For the past few months, I've needed to take a break from anything to do with my art. A hibernation for healing of sorts. To slowly wake up out of my winter and step into spring, I am going to be doing a personal project called "Sunday Sketches". I did it a while ago and want to return to them. (You can view my 1st Sunday Sketches flip-through video here.)
Instead of posting weekly prompts like I did with the Gratitude 52 Project, I will be sharing my completed sketchbook pages with verses or pieces of wisdom that have been speaking to my heart. I'll start for a few weeks and see where it goes. Then I'll share them with you each Sunday through social media outlets and my blog here. You are welcome to follow along and join me.
I originally posted the first week on my Instagram page. I realize that koala bears don't really have anything to do with the Bible verse, but koala bears are cuddly, and I love animals, so I included one in my sketchbook. You'll probably see a lot of animals in these pages.
This particular sketchbook project is meant to keep me uplifted, with no pressure to perform. I hope the words and images are encouraging to you too.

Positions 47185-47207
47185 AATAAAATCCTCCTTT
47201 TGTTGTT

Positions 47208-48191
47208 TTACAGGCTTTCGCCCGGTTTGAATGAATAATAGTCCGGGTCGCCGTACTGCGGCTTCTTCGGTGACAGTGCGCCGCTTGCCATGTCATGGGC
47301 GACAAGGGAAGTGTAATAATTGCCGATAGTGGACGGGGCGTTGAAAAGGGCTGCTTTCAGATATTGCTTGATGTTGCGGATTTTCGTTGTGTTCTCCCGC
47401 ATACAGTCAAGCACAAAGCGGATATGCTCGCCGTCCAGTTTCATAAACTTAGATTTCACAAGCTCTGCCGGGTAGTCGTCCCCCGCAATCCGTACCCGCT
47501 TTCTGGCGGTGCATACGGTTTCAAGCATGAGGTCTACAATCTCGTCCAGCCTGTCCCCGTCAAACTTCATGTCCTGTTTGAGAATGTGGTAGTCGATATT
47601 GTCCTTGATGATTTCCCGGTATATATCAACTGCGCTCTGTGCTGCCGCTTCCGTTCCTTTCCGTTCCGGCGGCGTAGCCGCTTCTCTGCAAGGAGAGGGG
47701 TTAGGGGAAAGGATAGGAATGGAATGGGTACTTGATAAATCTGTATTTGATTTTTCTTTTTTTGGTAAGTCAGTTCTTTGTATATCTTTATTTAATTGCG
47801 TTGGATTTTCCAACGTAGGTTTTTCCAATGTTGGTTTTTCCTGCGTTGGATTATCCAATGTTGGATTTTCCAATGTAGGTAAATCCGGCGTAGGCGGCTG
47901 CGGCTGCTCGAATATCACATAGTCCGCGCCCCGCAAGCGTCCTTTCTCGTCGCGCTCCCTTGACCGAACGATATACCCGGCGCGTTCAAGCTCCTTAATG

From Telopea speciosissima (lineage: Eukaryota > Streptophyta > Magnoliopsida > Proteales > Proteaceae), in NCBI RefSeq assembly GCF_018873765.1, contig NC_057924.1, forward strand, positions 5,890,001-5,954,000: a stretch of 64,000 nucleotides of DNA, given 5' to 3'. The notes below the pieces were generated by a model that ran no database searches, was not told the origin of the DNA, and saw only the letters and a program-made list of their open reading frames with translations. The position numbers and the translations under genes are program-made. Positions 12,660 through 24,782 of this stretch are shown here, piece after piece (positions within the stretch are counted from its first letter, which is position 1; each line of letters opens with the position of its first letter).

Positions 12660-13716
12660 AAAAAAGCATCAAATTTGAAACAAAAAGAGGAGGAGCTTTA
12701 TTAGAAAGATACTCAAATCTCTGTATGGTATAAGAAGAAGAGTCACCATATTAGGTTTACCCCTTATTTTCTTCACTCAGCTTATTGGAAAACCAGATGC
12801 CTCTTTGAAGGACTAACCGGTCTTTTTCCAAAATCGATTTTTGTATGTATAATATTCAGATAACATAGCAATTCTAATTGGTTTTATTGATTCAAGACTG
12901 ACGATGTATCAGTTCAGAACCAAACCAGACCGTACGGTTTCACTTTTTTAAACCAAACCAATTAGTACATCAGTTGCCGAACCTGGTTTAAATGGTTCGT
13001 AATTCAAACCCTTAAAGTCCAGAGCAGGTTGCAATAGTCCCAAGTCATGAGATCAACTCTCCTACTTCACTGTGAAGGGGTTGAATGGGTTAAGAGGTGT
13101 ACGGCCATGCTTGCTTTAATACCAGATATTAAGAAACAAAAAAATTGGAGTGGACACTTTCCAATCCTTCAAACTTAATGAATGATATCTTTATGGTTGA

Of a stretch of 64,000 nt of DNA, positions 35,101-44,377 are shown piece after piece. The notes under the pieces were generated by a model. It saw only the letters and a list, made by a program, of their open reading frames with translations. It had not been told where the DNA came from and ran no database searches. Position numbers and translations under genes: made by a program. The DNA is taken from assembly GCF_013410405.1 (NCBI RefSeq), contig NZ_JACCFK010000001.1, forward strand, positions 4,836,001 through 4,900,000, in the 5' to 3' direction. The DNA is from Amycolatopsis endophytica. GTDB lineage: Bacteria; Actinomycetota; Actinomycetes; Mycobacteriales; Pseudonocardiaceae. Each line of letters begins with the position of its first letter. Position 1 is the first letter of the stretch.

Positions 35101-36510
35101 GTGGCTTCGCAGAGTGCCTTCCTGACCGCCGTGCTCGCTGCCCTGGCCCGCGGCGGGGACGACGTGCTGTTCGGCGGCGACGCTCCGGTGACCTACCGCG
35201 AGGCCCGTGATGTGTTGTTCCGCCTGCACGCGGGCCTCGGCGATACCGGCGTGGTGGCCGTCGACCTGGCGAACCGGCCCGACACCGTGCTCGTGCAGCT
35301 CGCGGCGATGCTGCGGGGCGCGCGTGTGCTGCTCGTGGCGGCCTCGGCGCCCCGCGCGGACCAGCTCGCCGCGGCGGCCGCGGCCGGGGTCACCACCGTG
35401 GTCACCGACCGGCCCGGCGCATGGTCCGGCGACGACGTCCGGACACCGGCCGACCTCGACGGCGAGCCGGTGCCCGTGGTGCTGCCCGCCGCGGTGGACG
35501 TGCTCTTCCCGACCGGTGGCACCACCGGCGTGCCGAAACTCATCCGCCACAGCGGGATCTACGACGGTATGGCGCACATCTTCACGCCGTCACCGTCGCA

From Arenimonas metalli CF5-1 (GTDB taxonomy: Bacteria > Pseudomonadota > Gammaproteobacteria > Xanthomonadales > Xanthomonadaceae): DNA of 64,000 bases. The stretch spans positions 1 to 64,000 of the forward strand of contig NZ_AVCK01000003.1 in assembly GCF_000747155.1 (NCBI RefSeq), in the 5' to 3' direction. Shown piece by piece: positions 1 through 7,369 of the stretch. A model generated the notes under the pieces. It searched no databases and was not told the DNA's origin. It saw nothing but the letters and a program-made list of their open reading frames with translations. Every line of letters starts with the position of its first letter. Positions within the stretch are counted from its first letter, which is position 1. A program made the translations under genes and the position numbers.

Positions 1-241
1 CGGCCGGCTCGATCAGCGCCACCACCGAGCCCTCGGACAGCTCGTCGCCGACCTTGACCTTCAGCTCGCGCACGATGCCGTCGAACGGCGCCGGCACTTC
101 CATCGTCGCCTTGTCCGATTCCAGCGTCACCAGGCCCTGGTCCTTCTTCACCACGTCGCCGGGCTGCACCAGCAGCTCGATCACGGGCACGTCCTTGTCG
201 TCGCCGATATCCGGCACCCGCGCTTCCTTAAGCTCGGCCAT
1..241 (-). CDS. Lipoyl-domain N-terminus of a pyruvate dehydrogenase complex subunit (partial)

Here are last week's verses and what I learned from them.
One of my favorite passages from the Bible is in the books of Luke and Mark, where a blind beggar named Bartimaues is yelling for Jesus' help.
Thronged by a large crowd of people, Jesus was making his way through Jerusalem. Hearing the commotion, Bartimaues begins shouting for Jesus' attention. The crowd tells him to be quiet, but Bartimaues begins yelling even louder. Jesus then asks for Bartimaues to come to Him.
As Bartimaues makes his way to Jesus, I imagine that the crowd is now hushed. The two men stand in front of each other face to face, and Jesus asks Bartimaues, "What do you want me to do for you?"
In that intimate moment of need and request, Bartimaues tells Jesus that he wants to see again. Jesus heals His sight, and tells him that his faith has made him well.
I love that Jesus, while omniscient, invites the lost and overlooked to come to Him with their requests. I love that Bartimaues was quite OK with looking like a fool too. And it makes me wonder what I would ask Jesus in that same moment.
sketchbook pages in Schmincke watercolors on Canson hot press, cotton-mould watercolor paper.